This selection of essays, articles, lectures, and other writings by Erik Barnouw, dean of American media scholars, chronicles “the phenomenon of old media giving way to new, and then being replaced by them, as the ghosts of old media rise in new forms.” In Media Lost and Found, the sixteenth century will introduce us to early stirrings of photography, as well as the rise of “black lists,” which have a too-familiar ring within our own lifetime.
The collection begins with an article on documentary film pioneer Robert Flaherty. Barnouw then moves to a discussion of his Dutch heritage and its role in Western civilization. This is followed by fascinating accounts of ingenious pioneers of camera obscura and magic lantern phantasmagoria, precursors of the magic of motion pictures. There are lively accounts of Barnouw’s own experiences, an informative brief history of communications breakthroughs, and an examination of the foibles of media censorship. The final articles discuss the importance of Indian filmmaker Satyajit Ray and cinematographer Boris Kaufman, brother of Soviet filmmakers Djiga Vertov and Mikhail Kaufman.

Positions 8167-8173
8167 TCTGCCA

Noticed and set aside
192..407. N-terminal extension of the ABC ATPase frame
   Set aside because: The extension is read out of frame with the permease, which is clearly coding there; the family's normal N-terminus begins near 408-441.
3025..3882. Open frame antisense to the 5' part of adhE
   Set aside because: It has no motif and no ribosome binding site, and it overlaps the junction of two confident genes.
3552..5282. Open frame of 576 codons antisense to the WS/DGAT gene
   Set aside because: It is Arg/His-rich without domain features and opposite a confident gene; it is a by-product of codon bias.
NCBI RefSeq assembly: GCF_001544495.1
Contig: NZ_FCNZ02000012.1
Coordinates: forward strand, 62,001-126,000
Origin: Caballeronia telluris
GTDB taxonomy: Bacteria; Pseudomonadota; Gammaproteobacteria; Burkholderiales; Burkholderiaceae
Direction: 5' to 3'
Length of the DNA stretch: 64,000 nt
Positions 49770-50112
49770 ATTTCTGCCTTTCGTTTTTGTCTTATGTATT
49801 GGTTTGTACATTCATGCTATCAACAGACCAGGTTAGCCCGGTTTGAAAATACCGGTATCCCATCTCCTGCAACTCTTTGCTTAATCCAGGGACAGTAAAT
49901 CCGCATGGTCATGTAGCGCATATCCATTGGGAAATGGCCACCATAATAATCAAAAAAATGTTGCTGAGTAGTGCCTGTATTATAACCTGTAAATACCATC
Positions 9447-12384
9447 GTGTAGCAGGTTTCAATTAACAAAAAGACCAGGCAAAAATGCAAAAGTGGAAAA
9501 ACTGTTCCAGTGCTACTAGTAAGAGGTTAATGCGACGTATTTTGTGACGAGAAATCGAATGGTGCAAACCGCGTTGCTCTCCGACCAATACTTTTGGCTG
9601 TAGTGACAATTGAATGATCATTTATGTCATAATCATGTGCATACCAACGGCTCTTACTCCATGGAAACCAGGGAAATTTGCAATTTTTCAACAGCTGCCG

In his writing and in his life, Erik Barnouw has been consistently elegant, self-deprecating, affectionate, and redolent of great depths, encouraging us to look for and foster them in our own lives.